Saturday, August 13, 2005

Sleepless Vegetarians

One of the pitfalls in studying the early church is the "denominational diversion," that is the attempt to wrest every issue into a "why 'we' are right and 'they' are wrong" polemic. While this is a necessary part of church history, which must include evaluation of true apostolicity and the legitimacy of the trends that develop or depart from that, it can distort the issues and lead us to focus only on issues that separate denominations today. Meanwhile, facets in the early church that are irrelevant from all of today’s Christians tend to get neglected.

As an interesting example, there is the strong current of vegetarianism in the early church. This trend was there from the beginning, when Daniel and the youths refused the meats and wine of the pagan king. To many their healthy appearance after a week of vegetarianism (Dan. 1:12-16) was a display not only of the blessings of obedience, but also of the dietetic benefits of a teetotaling vegetarian diet. The same beliefs continued in the New Testament, as Paul writes:

Him that is weak in the faith receive ye, but not to doubtful disputations. For one believeth that he may eat all things: another, who is weak, eateth herbs. Let not him that eateth despise him that eateth not; and let not him which eateth not judge him that eateth: for God hath received him.

As is often pointed out, since meat in the markets was involved with pagan sacrifices, it was hard for Christians to find "legal" meat. But for many, including many completely orthodox early Christians, vegetarianism, along with teetotaling and abstention from sex formed a constellation of expected discipline. As a result the idea that eating red meat is un-Christian flourished into the era of the Christian emperors. You see this in Prudentius, the Spanish Christian poet born in AD 348. In his poem on the "Daily Round" he describes all the foods given by God: birds ensnared in cunning traps, fish caught in nets and on rods, the rich crop in grains,the vine, the olive, milk, honey, and the fruits of the orchard. But he cautions his reader:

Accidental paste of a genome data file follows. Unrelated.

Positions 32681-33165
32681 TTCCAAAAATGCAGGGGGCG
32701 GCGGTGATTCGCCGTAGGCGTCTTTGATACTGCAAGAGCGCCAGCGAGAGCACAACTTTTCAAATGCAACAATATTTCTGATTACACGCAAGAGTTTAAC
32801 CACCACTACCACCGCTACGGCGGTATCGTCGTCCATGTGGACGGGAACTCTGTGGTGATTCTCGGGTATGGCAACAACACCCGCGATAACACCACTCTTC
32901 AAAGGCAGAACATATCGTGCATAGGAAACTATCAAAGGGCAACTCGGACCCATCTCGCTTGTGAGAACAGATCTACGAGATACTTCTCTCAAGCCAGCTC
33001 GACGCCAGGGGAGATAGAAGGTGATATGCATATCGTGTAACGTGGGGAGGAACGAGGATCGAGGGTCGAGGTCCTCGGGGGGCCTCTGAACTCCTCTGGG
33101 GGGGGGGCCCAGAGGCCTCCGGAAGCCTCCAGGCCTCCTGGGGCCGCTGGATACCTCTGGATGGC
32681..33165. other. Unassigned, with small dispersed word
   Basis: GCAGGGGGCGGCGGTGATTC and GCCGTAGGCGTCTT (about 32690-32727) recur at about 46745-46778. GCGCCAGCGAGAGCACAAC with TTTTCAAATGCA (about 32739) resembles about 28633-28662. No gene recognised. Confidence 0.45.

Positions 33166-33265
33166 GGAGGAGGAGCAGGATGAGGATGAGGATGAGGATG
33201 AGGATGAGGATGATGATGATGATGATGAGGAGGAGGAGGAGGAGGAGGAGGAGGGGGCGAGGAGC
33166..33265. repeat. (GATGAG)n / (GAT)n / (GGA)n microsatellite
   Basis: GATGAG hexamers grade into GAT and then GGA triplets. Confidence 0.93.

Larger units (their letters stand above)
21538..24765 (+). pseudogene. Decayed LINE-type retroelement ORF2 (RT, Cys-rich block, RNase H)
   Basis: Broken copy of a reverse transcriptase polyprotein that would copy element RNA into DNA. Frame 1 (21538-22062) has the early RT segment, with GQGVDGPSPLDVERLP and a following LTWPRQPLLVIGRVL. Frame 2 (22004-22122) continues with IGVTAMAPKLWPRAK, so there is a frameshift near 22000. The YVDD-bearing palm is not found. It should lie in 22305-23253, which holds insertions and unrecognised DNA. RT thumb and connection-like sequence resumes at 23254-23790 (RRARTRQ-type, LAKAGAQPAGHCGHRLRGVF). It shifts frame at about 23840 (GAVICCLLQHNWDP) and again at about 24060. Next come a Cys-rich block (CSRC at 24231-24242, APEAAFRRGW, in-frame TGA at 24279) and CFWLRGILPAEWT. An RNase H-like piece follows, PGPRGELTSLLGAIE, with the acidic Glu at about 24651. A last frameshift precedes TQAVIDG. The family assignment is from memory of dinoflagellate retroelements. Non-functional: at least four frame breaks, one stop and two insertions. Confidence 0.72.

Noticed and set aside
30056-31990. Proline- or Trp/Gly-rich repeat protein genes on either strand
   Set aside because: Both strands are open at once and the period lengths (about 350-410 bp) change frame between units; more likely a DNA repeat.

All this abundance is in the service of Christ’s followers and supplies their every need. Far from us be the appetite that would chose to slay cattle and hack their flesh to make a bloody feast. Let tribes uncivilized have their savage meals from the slaughter of four-footed beasts: as for us, the leaves of greens, the pod that swells with beans of diverse sorts, will feed us with an innocent banquet. (vol. I, p. 22-23)

One may well wonder, what happened to this theme that red meat is dubious for a Christian? Well it appears to have disappeared when the "tribes uncivilized" became the ruling classes all over Europe, even in his native Spain. Not only was meat the essential food group for Germanic, Slavic, and Central Asian peoples (as a token of which "meat" in the King James Version today means just "food"), but cutting the meat and supplying pieces to the guests in proper order of precedence had a deep significance in politics and etiquette among them all. (The importance we place on the carving of the turkey on Thanksgiving is an remnant of this archaic custom.) This aspect of Mediterranean Christian practice thus fell by the wayside, with only abstentions of Lent and Friday remaining of what was once a common (although certainly not universal) belief that red meat was always bad.

And what about sleep? Prudentius again speaks of sleep as a likeness of death and an overcoming by sin: